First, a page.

Global conglomerate Unilever underwent a major re-organization last year, part of which involved the ambition of moving from “doing digital” to “being digital”. What does that mean in practice? According to Wendy Herrick, Head of Customer Operations, North America, Unilever:
Doing digital means that you understand what needs to happen, but being digital is actually making it happen. I think when we started our journey, we were talking about it a lot. But I think as we’ve learned and progressed in this space, we’re actually being digital. That doesn’t mean just in our technology, but also with our people and our jobs and the organization and how we’re choosing what technologies we use in the organization to fit within that.
One major digital transformation initiative has involved the firm’s supply chain management strategy, with the company partnering with Decision Intelligence platform provider Aera to develop “an end-to-end, self-driving supply chain”.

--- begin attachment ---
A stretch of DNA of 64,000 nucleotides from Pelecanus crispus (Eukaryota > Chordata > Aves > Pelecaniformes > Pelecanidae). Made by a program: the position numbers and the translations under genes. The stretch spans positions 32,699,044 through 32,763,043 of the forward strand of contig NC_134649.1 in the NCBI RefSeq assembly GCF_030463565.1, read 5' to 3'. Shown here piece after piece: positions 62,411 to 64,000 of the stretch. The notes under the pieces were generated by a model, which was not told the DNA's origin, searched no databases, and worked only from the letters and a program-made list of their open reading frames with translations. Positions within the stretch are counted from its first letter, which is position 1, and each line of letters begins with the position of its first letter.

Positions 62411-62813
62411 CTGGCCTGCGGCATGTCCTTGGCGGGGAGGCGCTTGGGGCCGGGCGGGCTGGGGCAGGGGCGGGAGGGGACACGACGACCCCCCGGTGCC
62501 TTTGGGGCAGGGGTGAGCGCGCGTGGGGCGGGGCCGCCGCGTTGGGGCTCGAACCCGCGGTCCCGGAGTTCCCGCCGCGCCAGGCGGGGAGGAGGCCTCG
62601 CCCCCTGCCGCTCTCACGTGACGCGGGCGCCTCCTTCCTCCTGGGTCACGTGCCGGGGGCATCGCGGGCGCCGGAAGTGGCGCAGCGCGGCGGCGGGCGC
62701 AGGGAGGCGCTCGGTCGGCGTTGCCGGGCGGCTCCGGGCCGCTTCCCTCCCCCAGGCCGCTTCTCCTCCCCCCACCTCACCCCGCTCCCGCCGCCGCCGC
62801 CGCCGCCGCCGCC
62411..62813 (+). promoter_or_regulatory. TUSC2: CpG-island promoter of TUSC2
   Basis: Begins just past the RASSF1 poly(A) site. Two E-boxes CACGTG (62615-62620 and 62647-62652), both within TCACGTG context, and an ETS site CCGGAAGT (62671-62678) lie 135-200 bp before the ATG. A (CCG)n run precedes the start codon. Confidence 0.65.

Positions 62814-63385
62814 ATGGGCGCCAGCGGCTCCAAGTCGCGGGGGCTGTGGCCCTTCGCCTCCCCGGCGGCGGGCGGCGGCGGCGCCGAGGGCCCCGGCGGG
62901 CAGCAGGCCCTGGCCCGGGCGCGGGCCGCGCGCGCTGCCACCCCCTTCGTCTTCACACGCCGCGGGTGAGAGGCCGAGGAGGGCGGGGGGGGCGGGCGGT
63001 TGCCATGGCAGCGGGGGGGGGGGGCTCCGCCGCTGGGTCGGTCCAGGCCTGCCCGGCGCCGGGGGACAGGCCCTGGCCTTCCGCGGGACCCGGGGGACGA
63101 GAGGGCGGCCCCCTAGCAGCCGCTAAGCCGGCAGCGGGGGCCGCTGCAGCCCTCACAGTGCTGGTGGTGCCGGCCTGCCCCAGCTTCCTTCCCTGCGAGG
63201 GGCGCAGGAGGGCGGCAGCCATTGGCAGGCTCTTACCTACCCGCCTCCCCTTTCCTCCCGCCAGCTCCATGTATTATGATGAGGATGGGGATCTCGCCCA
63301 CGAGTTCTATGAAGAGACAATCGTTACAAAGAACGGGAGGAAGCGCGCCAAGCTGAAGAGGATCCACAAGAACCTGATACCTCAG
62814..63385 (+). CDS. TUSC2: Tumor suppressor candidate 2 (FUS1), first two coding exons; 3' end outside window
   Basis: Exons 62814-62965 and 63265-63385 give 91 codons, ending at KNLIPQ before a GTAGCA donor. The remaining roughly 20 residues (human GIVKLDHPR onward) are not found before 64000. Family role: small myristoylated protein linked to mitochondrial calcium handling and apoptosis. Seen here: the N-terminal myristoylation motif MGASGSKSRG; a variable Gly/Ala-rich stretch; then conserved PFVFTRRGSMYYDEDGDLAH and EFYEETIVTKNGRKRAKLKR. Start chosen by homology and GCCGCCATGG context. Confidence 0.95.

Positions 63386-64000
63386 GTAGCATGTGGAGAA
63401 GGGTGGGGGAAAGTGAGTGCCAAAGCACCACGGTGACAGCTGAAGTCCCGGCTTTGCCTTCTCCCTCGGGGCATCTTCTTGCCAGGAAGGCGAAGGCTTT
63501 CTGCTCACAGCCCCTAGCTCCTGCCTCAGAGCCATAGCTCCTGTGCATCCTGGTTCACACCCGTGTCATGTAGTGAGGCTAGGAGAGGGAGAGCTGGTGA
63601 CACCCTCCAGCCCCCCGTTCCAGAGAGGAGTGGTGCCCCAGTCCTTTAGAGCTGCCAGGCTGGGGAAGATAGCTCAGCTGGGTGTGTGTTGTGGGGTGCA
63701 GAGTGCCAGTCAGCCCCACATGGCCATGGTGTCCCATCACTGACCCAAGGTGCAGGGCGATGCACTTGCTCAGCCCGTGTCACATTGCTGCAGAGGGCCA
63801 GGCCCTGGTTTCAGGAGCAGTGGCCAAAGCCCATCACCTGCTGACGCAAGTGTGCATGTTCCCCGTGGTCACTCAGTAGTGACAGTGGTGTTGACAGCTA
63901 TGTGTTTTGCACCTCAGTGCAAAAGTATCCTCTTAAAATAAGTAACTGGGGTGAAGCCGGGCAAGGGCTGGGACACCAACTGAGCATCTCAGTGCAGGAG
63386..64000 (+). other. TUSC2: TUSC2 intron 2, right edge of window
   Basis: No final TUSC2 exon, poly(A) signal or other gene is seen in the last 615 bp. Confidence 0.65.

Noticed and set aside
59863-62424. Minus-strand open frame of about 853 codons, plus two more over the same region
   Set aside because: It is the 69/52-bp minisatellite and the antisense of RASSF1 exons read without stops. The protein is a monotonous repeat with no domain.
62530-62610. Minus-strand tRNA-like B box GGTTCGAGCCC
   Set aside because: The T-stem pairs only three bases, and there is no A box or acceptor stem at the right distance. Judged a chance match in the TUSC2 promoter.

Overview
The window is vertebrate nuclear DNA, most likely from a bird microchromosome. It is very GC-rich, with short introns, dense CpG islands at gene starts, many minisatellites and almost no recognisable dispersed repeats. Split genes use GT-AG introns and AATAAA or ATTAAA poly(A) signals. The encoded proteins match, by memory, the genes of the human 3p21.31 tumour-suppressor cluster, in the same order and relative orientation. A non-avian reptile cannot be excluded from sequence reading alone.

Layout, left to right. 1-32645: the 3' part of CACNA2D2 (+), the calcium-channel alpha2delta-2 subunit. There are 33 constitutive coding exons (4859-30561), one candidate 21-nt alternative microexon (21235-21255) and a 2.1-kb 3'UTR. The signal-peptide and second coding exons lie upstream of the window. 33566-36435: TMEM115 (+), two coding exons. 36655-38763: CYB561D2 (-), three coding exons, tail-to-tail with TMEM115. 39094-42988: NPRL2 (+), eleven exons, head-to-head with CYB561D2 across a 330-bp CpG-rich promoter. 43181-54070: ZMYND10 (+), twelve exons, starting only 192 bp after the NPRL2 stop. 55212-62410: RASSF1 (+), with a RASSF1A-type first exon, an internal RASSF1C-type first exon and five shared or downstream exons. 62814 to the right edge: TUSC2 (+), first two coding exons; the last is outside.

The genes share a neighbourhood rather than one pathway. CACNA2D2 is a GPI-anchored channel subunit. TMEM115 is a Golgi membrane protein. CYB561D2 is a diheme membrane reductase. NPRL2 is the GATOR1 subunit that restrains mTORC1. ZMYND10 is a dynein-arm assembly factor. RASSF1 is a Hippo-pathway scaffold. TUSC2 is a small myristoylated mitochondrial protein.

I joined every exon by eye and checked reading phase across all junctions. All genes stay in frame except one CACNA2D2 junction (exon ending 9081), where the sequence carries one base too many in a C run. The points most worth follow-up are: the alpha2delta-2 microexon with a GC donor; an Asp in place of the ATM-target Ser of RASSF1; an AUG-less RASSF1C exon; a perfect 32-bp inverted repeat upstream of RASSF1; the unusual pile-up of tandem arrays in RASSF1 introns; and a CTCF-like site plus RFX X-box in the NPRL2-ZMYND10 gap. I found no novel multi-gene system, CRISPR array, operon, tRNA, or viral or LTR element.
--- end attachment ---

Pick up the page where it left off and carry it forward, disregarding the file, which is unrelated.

It’s a major transformation and one that’s delivered results, according to Herrick:
Within our four walls we’ve done a great job on getting the right data, having the ERP, the system differentiation, but when you look outside, we need external data to be able to even expand our operation from, I call it, field to fork. Everything in between those points are super hard, to enable your demand forecasting to be effective and efficient. Customers are a part of that and a big maker of demand, but so are consumers. The program [is] to really expand our data set to help us solve the problems we’re trying to solve and making sure we’re on the shelf or online each and every day for a consumer when they when they want us.
What is digital?
Flash back to 2010/2011 and Uniliver started to contemplate what its digital program was all about and what it meant in real terms. Herrick recalls:
We did a lot of research on what does it really mean? If you look back of course, there’s the web, then there’s the iPhone, and then the data just continued to grow. So how are we going to capture that data and make it lucrative for us? A lot of companies said, ‘I’m going to be a tech company’, like pizza companies and stuff like that.